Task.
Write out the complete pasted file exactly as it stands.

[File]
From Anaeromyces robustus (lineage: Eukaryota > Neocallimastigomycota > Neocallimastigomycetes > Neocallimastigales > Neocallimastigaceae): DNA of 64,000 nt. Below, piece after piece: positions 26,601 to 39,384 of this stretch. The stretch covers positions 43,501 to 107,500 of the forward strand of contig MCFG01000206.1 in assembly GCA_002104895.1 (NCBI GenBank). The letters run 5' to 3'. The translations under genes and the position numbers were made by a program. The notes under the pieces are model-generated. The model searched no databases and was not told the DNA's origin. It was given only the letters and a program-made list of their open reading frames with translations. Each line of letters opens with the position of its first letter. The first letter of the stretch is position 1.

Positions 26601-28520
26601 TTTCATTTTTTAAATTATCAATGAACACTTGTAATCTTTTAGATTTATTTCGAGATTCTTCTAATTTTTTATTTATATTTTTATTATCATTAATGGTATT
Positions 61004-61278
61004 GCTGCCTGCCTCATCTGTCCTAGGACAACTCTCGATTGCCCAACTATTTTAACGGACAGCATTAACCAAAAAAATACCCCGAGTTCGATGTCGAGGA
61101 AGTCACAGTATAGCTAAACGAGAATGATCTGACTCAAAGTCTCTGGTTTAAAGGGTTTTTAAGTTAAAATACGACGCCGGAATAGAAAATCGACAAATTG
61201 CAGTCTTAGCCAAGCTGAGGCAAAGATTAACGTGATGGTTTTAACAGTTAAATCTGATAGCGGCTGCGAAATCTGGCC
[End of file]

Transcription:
From Anaeromyces robustus (lineage: Eukaryota > Neocallimastigomycota > Neocallimastigomycetes > Neocallimastigales > Neocallimastigaceae): DNA of 64,000 nt. Below, piece after piece: positions 26,601 to 39,384 of this stretch. The stretch covers positions 43,501 to 107,500 of the forward strand of contig MCFG01000206.1 in assembly GCA_002104895.1 (NCBI GenBank). The letters run 5' to 3'. The translations under genes and the position numbers were made by a program. The notes under the pieces are model-generated. The model searched no databases and was not told the DNA's origin. It was given only the letters and a program-made list of their open reading frames with translations. Each line of letters opens with the position of its first letter. The first letter of the stretch is position 1.

Positions 26601-28520
26601 TTTCATTTTTTAAATTATCAATGAACACTTGTAATCTTTTAGATTTATTTCGAGATTCTTCTAATTTTTTATTTATATTTTTATTATCATTAATGGTATT
Positions 61004-61278
61004 GCTGCCTGCCTCATCTGTCCTAGGACAACTCTCGATTGCCCAACTATTTTAACGGACAGCATTAACCAAAAAAATACCCCGAGTTCGATGTCGAGGA
61101 AGTCACAGTATAGCTAAACGAGAATGATCTGACTCAAAGTCTCTGGTTTAAAGGGTTTTTAAGTTAAAATACGACGCCGGAATAGAAAATCGACAAATTG
61201 CAGTCTTAGCCAAGCTGAGGCAAAGATTAACGTGATGGTTTTAACAGTTAAATCTGATAGCGGCTGCGAAATCTGGCC